Background: Patient-reported outcomes (PROs) capture the postoperative period and reflect the patient’s perspective of one’s own recovery. However, it is unknown if PROs can reflect and predict the need for secondary surgeries after a primary hip arthroscopy.
Purpose: To examine if PROs at 3 months and 1 year after primary hip arthroscopy were correlated with future reoperations and determine the critical thresholds for significant PROs utilizing a multivariate logistic regression analysis and receiver operator characteristic (ROC) analysis.
Study design: Case-control study; Level of evidence, 3.
Methods: Data on consecutive patients who underwent primary hip arthroscopy between February 2008 and August 2018 was retrospectively reviewed. Patients were included for analysis if they had the following PROs preoperatively and at 3 months and 1 year postoperatively: modified Harris Hip Score (mHHS), Nonarthritic Hip Score (NAHS), and visual analog scale (VAS) for pain. Patients were split into 2 groups: those who underwent secondary surgery and those who did not. Patient variables, intraoperative labral treatment, preoperative PROs, and postoperative PROs were compared between the 2 groups. A multivariate logistic regression analysis and ROC analysis were deployed to evaluate the correlation between PROs and the need for future surgery.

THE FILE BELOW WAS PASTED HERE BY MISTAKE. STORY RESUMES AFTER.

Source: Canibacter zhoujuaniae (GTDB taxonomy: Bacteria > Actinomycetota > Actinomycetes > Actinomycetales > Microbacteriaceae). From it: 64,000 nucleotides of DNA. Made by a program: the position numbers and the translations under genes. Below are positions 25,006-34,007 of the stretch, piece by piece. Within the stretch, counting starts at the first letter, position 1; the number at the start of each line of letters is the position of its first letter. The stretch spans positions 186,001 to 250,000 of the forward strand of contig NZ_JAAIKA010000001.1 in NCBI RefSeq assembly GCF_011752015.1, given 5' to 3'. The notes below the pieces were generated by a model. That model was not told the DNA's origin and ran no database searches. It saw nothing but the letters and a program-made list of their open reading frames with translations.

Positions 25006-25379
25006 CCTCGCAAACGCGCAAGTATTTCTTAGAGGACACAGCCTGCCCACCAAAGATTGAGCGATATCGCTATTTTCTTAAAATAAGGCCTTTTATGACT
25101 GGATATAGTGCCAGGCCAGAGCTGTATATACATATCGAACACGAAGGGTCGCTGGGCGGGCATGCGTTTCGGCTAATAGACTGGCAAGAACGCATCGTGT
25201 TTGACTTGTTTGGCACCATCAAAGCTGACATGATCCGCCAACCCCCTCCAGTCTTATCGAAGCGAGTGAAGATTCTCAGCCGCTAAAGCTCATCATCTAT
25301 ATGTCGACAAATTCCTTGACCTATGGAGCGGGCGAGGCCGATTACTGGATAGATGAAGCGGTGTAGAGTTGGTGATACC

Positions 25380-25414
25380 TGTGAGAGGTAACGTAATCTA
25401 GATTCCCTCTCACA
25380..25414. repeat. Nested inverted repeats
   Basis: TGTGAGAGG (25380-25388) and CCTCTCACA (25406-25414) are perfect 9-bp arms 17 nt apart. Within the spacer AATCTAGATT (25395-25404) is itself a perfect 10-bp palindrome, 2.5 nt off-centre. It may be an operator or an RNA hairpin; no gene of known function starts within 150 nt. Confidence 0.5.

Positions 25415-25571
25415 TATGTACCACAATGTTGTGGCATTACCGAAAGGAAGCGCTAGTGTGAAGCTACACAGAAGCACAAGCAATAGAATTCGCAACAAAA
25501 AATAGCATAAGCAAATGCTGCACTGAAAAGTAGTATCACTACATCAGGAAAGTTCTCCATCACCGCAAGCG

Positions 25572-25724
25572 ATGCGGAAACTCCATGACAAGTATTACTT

Results: A total of 911 primary arthroscopy cases were included in this study. While age, body mass index, labral treatment, and 3-month and 1-year follow-up mHHS, NAHS, and VAS were significant in the bivariate analysis, the multivariate logistic regression analysis only found 1-year mHHS to be significant in the final model (P < .05). The ROC curve for 1-year mHHS demonstrated acceptable discrimination between patients requiring secondary surgery and patients not requiring secondary surgery with an area under the curve of 0.73. Using the Youden index, a threshold of 80.5 was determined for the 1-year mHHS.
Conclusion: The risk for secondary procedures may be evaluated with mHHS at 1 year after primary hip arthroscopy. Surpassing a score of 80.5 may be associated with a 74.4% reduction in risk for either a revision hip arthroscopy or a conversion to hip replacement.
Keywords: hip arthroscopy; patient-reported outcomes; regression analysis; revisions.